Beginning in 1863, John Alexander Reina Newlands (born 1837, died 1898, shown at right→) in a series of short notes to the weekly
Chemical News, pointed out that the average of a triad is usually a multiple of 8. In the 20 August 1864 issue of
Chemical News (vol. x. p. 94) Newlands wrote:
Sir,—In addition to the fact stated in my late communication, may I be permitted to observe that if the elements are arranged in the order of their equivalents, calling hydrogen 1, lithium 2, glucinum 3, boron 4, and so on (a separate number being attached to each element having a distinct equivalent of its own, and where two elements happen to have the same equivalent, both being designated by the same number), it will be observed that elements having consecutive numbers frequently either belong to the same group or occupy similar positions in different groups, as in the following examples:—
Here the difference between the number of the lowest member of a group and that immediately above it is 7; in other words, the 8th element starting from a given one, is a kind of repetition of the first, like the eighth note of an octave of music. The differences between the numbers of the other members of a group are frequently twice as great; thus in the nitrogen group, between N and P there are seven elements; between P and As, 13; between As and Sb, 14, and between Sb and Bi, 14.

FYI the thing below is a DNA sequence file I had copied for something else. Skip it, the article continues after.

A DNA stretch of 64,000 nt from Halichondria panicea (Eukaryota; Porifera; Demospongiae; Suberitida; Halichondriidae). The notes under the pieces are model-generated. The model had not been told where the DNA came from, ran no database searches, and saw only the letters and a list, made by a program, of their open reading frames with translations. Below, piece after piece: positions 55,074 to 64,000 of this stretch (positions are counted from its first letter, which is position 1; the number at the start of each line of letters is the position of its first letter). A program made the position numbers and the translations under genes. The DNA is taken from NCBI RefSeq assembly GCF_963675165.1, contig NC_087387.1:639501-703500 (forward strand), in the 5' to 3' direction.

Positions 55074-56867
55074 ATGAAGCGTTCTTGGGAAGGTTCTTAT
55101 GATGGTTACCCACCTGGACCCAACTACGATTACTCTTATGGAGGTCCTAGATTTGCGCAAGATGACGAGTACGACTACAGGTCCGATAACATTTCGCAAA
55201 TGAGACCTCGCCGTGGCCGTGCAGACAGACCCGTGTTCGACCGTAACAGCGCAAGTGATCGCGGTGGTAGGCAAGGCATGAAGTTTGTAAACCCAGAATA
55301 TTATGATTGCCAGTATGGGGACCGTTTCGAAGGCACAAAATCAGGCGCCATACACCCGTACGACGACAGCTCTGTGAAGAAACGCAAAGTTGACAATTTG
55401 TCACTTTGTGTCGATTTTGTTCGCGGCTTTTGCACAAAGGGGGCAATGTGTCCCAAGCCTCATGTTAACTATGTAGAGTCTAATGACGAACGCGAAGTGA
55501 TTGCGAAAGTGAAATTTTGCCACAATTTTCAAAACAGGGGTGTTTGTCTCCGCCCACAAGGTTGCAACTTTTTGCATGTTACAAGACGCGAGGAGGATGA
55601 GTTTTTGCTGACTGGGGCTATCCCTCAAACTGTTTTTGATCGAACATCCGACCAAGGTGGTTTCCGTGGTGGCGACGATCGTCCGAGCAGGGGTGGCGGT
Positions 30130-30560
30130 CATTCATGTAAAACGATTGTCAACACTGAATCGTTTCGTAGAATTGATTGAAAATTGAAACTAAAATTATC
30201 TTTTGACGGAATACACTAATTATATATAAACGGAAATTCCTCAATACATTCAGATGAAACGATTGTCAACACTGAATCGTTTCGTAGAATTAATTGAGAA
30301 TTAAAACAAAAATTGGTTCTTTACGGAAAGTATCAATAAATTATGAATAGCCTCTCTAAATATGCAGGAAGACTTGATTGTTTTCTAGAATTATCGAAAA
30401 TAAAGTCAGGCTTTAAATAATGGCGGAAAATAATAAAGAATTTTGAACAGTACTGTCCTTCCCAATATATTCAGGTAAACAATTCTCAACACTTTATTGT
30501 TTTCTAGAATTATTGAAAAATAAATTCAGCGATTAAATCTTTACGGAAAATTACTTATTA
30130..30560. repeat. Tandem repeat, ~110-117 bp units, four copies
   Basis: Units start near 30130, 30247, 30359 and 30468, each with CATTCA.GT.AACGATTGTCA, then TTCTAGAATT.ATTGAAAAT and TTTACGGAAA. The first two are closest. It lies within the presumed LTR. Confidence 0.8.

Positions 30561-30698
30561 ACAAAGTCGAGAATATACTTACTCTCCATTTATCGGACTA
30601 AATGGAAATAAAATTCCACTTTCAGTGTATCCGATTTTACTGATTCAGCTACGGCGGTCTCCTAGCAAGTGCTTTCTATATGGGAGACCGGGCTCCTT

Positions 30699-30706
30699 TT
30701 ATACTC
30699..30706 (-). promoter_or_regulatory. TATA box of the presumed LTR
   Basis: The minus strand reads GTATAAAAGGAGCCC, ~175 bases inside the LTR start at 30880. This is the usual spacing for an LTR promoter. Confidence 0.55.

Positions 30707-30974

Thus Newlands presented a table he claimed organized and numbered the elements primarily by equivalents (valence) despite printed separation lines that seem to suggest primary organization by atomic weight. The elements within a row of equal equivalents are secondarily sequenced by the still not well established atomic weights. (Note the numbers are their sequence, not actual atomic weights, and that telurium and iodine are out of order in their column.) By 1865 Newlands called this the Law of Octaves.
Co & Ni 22
Ce & La 33
Di & Mo 34
Ro & Ru 35
Ba & V 45
Pt & Ir 50
Newlands proposals gained considerable ridicule from the English Chemical Society. There was little appreciation for the sigificance of atomic weights. The Chemical Society refused to publish his paper and one chemist wondered if an equally good arrangement could be obtained by alphabetizing the initials of the element names. Belatedly in 1887 The Royal Society awarded Newlands the Davy Award. Newlands died of influenza in July 1898.
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